Ultimate Allegiance: The Subversive Nature of the Lord’s Prayer. By Robert D. Cornwall. Gonzalez, Florida: Energion Publications, 2010. 65 pages.
The writer of Ultimate Allegiance is Robert Cornwall, the Pastor of Central Woodward Christian Church in Troy, Michigan and the Editor-in-Chief of Sharing the Practice. To be honest, when I first picked up this new book on the Lord’s Prayer, having read dozens of books on the Lord’s Prayer and having written a book on the Lord’s Prayer myself, I wondered if I could find anything new or different about it. I was soon pleasantly surprised and stimulated to find within these brief pages many fresh and challenging insights. This book is based on a six-part sermon series, which Cornwall delivered in his own church to probe the question: what was he and the congregation praying each week and what did Jesus really intend for his followers to take from this prayer? As beautiful and inspiring as most people feel from praying the Lord’s Prayer, Cornwall believes that at its essence it is a very subversive prayer. Subversive prayer is prayer that engages “the powers that be.”
Cornwall notes the differences in the Lord’s Prayer in the two gospels, Matthew and Luke, and the differences in meaning of the words in the prayer according to the context and purpose of each. In six chapters he examines the declaration and petitions that form the prayer, he believes, “serve as an affirmation of God’s reign.” In the first petition he prefers the Greek word in the text for father, pater, which provides the root for words like patron and patriarch, and fits the “subversive” challenge which calls for our allegiance to God our Father over all other powers. The “our” Father reminds us of our corporate relationship to God, which is not a private or personal one, but is a part of the family of God--the Kingdom of God. The concept of the holiness of God helps us qualify our understanding of what it means to be in a relationship with the God who reigns over all and requires ultimate allegiance. He asserts boldly that the petition about praying for the coming kingdom is not a minor focus but is a reminder that the kingdom is at the center of the teachings of Jesus. This petition about praying for the kingdom to come is subversive in that it is not only a religious and spiritual declaration but a political one as well that declares God reign on Caesar’s throne or on any throne of power to bring about justice. This involves the willingness to say no to Caesar’s claim on one’s life and acknowledge our dependence on God.
The petition about our daily bread is a recognition that we must attend to our basic needs before we voice any others. The subversive dimension of this petition is the affirmation that we entrust God to provide for our needs not Caesar or government. Ultimately God is our provider and we declare our allegiance to him and humbly acknowledge our lack of self-sufficiency. “Our” bread affirms our solidarity with our neighbors and our willingness to share our bounty with them. This comes as a radical demand which, he knows, will be hard for many of us to embrace. In the petition on forgiveness he examines the three variants-one’s debts, sins or trespasses- with helpful insights. Acknowledging that trespass may not have textual support, he believes that it fits the subversive nature of the prayer, if we take the word in the modern sense to cross boundaries and invade spaces. He also reminds us that in this prayer Jesus states that forgiveness involves reciprocity. It is never enough simply to receive God’s forgiveness, we are charged to offer forgiveness to someone who has hurt or offended us. The prayer regarding temptation becomes culturally and socially subversive, according to Cornwall, when it becomes the foundation for discernment. In our journey through life many temptations will call for our allegiance but adhering to God’s reign means nor giving in to those voices and continuing the journey even when the way is difficult with the assurance of God’s presence with us. The doxology and affirmation about God’s glory confesses God’s power to transform the world as a power of love and relatedness and not by coercion or violence as evidence in the cross of Jesus.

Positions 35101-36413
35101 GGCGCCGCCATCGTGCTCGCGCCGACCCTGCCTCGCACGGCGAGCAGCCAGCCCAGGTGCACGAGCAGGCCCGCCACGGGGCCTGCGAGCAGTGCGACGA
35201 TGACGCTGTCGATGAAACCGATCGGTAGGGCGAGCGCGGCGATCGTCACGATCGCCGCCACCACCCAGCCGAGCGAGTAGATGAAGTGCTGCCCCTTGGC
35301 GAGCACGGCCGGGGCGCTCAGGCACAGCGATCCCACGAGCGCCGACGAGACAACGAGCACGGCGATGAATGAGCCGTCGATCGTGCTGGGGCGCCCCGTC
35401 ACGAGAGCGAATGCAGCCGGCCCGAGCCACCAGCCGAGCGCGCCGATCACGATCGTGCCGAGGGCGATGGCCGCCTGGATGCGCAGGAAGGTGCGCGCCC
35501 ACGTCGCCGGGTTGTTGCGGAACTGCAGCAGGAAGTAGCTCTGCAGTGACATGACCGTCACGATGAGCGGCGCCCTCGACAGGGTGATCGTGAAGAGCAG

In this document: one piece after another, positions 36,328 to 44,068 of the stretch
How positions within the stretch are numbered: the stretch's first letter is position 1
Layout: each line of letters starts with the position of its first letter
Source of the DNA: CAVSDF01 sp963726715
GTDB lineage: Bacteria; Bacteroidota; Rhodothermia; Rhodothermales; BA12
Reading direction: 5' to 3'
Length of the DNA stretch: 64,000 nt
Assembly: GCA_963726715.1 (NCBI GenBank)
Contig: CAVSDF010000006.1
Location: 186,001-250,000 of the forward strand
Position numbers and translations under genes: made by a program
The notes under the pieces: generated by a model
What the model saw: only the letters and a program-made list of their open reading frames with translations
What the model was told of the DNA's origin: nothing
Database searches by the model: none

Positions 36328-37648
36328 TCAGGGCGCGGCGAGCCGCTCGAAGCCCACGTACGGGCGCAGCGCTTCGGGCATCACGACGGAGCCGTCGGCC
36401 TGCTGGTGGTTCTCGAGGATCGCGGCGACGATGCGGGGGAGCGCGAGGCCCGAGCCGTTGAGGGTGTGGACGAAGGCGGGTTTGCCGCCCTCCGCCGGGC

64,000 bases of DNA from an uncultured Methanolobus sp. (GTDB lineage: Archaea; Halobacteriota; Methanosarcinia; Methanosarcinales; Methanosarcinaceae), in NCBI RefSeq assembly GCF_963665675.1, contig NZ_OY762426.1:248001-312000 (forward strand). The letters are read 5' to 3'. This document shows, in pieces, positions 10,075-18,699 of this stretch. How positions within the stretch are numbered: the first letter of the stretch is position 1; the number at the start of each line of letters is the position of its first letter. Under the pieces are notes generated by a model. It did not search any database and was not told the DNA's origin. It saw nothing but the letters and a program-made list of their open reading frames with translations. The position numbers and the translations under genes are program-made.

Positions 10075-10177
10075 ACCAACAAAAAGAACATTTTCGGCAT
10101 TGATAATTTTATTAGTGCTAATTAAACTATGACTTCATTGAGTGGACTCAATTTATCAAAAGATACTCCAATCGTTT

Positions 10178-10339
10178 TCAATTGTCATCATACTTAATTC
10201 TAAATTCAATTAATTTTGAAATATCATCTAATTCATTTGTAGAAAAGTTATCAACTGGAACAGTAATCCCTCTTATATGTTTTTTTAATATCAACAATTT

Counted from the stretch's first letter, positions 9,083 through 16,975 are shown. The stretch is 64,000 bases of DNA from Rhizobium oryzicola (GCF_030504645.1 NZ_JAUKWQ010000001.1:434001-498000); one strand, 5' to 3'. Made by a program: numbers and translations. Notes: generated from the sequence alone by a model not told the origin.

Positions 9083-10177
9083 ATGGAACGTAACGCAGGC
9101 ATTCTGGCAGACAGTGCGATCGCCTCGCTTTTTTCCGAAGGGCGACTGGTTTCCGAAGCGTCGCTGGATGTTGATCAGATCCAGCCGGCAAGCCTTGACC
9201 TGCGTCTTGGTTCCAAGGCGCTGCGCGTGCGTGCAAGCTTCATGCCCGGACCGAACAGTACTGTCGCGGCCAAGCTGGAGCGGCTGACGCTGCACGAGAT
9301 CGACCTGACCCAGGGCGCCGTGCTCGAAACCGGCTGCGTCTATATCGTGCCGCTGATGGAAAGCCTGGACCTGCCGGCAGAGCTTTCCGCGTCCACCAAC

This book can be used by ministers or lay persons for a devotional guide to the Lord’s Prayer, reading a chapter a day to deepen their understanding of this rich prayer. Churches could use it as a resource in prayer and book studies. Pastors could study it and draw on it as a model for preaching a series of sermons on the Lord’s Prayer. They might follow Cornwall’s model and have the congregation sing the prayer instead of reciting it. I personally found it a thought provoking experience that forced me to reexamine the various petitions in this model prayer of Jesus. I commend it highly and hope many will discover and read and use it to grow in their awareness of this special prayer.
William Powell Tuck, FAPC
Intentional Interim Pastor
Cool Spring Baptist Church